A grant for $550,000 from the MacArthur Foundation will allow the MacArthur Network on the Family and the Economy to finish its long term research project which investigates the dynamics of family functioning and the well-being of children born to unmarried parents.
Robert Pollak, Ph.D., Hernreich Distinguished Professor of Economics in arts & sciences and the John M. Olin School of Business, co-directs the Network, which brings together 13 scholars in economics, sociology, developmental psychology and public policy to advance understanding of the connections between families, labor markets and the economy as a whole. The Network seeks to have an impact on the way social scientists and policy makers think about the relationship between families and the economy.
The funding represents the final award in a series of grants provided by the MacArthur Foundation to support the Network’s research. It will be used to complete a landmark multi-year study called Time, Love and Cash among Couples with Children (TLC3).
“Studying unmarried parents is important because one-third of all U.S. children are now born to unmarried parents, yet scientific understanding of such families is weak,” explained Pollak. “Studying these relationships provides unprecedented opportunities to advance our understanding of some of the most vital domestic policy issues of our time, with profound implications for the well-being of current and future generations of Americans. TLC3 examines the complex relationships among father, mother and child, and the postive and negative factors that enhance or diminish the chances for a stable relationship.”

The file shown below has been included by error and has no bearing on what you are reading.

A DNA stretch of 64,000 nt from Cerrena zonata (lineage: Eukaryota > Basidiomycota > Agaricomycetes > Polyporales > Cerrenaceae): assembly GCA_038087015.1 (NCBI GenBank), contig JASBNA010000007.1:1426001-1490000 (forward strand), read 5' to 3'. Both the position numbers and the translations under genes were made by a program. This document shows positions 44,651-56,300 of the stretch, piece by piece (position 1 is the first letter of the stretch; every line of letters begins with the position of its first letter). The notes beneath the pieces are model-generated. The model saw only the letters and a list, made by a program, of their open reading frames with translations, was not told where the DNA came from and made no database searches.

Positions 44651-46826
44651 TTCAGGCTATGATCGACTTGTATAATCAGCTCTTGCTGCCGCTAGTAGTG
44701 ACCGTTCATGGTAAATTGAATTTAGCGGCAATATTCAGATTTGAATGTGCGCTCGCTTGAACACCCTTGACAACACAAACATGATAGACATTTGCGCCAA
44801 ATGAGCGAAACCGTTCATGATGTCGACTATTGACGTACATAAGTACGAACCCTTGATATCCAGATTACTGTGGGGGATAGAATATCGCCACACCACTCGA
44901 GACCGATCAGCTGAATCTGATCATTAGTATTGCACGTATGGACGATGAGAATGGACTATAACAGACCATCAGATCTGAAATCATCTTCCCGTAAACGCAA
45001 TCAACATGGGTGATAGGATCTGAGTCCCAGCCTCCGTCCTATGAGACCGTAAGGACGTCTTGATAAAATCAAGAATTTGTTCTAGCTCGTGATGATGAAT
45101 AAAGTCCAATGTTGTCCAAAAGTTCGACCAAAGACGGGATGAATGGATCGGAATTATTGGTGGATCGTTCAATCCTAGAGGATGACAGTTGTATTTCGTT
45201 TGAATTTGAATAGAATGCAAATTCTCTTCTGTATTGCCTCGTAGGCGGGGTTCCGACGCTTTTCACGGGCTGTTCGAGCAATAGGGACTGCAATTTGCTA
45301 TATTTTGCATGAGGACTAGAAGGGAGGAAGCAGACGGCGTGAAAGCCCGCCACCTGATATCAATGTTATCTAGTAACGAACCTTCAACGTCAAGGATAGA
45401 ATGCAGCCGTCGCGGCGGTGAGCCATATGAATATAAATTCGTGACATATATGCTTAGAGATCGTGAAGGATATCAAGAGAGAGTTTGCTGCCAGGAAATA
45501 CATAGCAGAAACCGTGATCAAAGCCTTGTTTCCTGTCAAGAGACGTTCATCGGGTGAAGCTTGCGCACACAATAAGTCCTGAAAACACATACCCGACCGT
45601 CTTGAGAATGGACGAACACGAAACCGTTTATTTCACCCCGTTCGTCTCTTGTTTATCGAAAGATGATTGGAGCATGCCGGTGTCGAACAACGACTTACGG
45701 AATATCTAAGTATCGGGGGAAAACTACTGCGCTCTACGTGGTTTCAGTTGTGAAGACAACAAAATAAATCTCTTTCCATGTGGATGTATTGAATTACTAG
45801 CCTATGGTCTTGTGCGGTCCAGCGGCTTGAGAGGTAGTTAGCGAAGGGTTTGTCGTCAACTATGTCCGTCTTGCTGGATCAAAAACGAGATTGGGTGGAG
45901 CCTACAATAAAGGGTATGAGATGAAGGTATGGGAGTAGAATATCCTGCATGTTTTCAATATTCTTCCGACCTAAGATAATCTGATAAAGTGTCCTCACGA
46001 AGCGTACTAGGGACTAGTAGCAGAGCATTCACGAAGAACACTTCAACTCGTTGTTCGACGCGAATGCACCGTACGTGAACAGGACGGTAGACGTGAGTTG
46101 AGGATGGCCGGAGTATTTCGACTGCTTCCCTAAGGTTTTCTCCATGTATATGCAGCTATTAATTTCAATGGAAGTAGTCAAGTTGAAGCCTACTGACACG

Pollak noted that TLC3 and a related study, “Fragile Families and Child Well-being,” are gaining prominence in the national debate over welfare and other policies that affect poverty, marriage and the well-being of children. “Effective social policy must be based on a sound understanding of the social problems it seeks to address, yet our scientific understanding of the factors that forge strong and healthy adult bonds in low income unmarried couples is astonishingly thin,” he added. “TLC3 will make an enormous contribution to debates over policies intended to strengthen families and improve educational and other outcomes for children.”
Pollak’s work with the Network is part of his long-time research focus on the demography and economics of the family. He published a book on his research findings in 1995: From Parent to Child: Intrahousehold Allocations and Intergenerational Relations in the United States, with Jere Behrman and Paul Taubman. He is currently working on a book on family decision-making and family bargaining.
In addition to this interest, Pollak also has written on consumer demand analysis, environmental policy, and the theory of the cost-of-living index. He is the author of more than 70 articles and serves on the editorial boards for a number of economic journals.